The Studio Museum of Harlem is usually closed on Mondays, but this year, it’s opening its doors for Martin Luther King Jr. Day—and admission will be free.
Presented in partnership with The Studio Museum in Harlem, Studio Screen is a nonfiction film series addressing the on and off screen legacies of socially engaged cultural movements of the 1970s.
Yesterday, The Studio Museum in Harlem honored the Ford Foundation at their annual Gala. Held at Cipriani Wall Street, the event raised over $2 million for the Studio Museum’s groundbreaking exhibitions and programs—a record-breaking amount.
Thelma Golden, Director and Chief Curator of The Studio Museum in Harlem, today announced the launch of inHarlem, a set of new initiatives designed to explore dynamic ways to work in the community and take the institution beyond its walls.
“… it was a museum that had a really serious sense of its destiny. It knew then that it was going to become a major fine arts museum.
Join us in the Museum Store for a Trunk Show featuring unique and original posters, books and memorabilia from the collection of Harlem historian, preservationist and Columbia University Community Scholar John T. Reddick.
Rashaad Newsome’s solo exhibition “This Is What I Want To See” opened at the Studio Museum in Harlem on Wednesday, March 23, 2016.
The Studio Museum in Harlem is thrilled to announce that The Family Caregiver Alliance (FCA) has awarded Arts & Minds at the Studio Museum the 2015 Rosalinde Gilbert Innovations in Alzheimer’s Disease Caregiving Legacy Award.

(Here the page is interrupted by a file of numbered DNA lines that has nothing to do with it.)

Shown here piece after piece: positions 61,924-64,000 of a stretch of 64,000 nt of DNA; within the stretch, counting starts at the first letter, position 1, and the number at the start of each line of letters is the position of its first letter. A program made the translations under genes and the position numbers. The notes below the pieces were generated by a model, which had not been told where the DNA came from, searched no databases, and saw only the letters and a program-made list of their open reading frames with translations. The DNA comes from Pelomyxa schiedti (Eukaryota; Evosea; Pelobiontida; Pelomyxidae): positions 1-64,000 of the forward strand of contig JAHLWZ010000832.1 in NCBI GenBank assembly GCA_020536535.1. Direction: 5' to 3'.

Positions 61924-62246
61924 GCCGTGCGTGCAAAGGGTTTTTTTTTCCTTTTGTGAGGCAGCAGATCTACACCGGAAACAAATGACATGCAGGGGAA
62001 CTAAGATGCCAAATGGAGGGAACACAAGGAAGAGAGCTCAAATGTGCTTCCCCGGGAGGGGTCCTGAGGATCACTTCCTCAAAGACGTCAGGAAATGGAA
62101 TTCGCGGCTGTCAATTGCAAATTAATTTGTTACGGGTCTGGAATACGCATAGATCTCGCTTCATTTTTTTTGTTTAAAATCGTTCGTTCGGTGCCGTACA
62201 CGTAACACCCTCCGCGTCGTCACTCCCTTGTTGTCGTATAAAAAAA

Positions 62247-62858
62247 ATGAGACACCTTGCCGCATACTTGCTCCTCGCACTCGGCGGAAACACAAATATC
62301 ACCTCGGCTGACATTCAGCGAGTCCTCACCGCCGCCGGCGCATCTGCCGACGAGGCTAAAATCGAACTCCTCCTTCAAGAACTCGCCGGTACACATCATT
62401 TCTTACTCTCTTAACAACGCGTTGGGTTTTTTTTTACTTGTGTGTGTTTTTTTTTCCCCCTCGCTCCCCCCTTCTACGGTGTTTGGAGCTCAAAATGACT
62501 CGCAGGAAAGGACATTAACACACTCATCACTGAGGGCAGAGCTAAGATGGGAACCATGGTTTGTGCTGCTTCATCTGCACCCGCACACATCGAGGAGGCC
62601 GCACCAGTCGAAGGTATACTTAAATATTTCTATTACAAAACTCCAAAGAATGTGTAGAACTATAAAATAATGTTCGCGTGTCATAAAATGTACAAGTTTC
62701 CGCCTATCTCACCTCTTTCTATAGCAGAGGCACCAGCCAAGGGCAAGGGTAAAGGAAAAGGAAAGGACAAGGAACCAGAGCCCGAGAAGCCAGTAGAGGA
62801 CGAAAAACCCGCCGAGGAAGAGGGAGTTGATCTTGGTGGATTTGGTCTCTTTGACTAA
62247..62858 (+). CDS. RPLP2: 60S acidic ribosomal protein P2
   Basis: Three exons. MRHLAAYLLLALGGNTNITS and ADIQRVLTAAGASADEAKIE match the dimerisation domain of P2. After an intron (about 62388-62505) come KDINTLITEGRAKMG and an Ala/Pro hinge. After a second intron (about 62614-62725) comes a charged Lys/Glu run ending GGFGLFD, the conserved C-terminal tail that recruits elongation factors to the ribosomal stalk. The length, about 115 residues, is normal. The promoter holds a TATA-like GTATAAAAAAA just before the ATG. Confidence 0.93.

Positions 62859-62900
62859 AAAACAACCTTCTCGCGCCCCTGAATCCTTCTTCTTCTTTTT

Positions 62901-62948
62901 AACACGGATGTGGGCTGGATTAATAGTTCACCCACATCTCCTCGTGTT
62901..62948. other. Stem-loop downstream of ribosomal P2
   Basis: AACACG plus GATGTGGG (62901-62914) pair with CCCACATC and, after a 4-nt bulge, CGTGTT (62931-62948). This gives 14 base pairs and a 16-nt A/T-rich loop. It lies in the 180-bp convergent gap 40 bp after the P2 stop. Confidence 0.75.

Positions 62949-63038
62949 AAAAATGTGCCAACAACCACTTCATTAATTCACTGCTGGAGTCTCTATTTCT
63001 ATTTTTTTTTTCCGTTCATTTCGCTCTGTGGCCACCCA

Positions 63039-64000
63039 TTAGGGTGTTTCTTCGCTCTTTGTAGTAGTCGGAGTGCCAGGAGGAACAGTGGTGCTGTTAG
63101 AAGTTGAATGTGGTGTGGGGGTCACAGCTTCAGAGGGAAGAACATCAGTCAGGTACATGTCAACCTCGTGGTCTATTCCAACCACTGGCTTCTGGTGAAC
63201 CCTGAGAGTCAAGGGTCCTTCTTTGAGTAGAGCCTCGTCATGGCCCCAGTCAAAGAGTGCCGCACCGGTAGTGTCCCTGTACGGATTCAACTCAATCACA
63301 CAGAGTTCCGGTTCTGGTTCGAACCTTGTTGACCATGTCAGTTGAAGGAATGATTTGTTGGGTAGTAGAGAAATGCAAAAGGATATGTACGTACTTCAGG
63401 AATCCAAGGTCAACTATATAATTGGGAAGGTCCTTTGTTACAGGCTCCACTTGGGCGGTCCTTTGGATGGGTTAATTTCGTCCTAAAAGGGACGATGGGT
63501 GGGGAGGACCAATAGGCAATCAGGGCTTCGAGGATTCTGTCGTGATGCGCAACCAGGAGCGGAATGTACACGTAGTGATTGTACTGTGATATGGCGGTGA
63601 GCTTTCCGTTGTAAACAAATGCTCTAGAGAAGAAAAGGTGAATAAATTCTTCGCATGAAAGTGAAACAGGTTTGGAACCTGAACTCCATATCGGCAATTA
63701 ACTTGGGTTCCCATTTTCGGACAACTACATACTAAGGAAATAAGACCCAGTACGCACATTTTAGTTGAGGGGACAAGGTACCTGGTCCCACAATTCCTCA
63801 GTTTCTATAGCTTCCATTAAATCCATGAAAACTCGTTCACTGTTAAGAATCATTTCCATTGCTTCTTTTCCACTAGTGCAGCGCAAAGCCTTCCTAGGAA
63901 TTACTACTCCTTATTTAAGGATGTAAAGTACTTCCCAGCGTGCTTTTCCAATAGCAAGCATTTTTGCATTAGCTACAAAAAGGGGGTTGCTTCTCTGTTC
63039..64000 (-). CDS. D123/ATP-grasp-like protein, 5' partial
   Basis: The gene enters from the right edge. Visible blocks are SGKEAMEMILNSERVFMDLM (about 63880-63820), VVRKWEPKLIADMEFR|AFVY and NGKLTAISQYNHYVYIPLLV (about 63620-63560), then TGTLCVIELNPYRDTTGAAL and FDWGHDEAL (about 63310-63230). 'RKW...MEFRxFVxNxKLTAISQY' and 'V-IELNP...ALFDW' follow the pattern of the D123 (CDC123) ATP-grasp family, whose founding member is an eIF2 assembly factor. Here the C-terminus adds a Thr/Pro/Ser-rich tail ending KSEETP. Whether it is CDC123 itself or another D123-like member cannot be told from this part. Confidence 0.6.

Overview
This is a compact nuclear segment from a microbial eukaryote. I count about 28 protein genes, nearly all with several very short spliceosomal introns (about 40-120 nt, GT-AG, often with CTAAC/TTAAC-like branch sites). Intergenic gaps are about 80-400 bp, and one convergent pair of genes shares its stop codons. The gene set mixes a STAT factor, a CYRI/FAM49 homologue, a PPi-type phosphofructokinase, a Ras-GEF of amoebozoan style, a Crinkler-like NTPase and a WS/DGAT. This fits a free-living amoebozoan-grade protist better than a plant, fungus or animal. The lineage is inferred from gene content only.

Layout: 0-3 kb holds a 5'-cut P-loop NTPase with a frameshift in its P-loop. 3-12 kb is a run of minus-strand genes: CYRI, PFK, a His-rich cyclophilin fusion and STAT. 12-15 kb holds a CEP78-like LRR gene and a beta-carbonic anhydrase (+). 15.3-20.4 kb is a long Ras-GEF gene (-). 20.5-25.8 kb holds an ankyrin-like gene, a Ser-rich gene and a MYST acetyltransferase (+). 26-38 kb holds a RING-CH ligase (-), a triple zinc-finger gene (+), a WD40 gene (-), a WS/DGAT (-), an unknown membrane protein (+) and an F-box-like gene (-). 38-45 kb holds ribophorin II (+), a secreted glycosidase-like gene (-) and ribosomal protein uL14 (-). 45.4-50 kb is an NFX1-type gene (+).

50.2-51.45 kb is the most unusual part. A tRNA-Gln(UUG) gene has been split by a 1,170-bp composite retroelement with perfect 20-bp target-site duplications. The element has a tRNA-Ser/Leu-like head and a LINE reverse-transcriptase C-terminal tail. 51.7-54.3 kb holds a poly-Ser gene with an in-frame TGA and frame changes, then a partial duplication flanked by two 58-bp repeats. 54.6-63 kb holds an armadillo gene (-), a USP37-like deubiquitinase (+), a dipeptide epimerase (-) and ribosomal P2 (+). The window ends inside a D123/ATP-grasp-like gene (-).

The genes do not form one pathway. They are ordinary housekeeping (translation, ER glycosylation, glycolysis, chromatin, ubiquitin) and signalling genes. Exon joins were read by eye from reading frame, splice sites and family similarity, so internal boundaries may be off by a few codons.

Join the Studio Museum in Harlem in the Atrium for a book signing and discussion with Andrea Pippins, artist and author of I Love My Hair.
The Studio Museum in Harlem and The Schomburg Center for Research in Black Culture are pleased to present a custom Studio Museum-iteration of Dapline!, a modern dance performance by choreographer André Zachery and visual artist LaMont Hamilton.
The Studio Museum in Harlem’s curator, Naima Keith, will be leaving her job to begin a new role as deputy director for exhibitions and programs at the California African American Museum in LA’s Exposition Park, reports the Los Angeles Times’ Carolina A. Miranda.
The Studio Museum in Harlem today announced that it will construct a new home on Manhattan’s West 125th Street, replacing its current facility with a structure designed expressly for its program by architect David Adjaye.
Over the course of more than three decades, artist and cultural critic Lorraine O’Grady has won acclaim for her installations, performances and texts addressing the subjects of diaspora, hybridity and black female subjectivity.
Angelica Calderon, a junior at St. Jean Baptiste High School on Manhattan’s Upper East Side, will have an opportunity of a lifetime.
Only individuals authorized to work for the Museum in the United States will be accepted into the Studio Museum In Harlem internship program.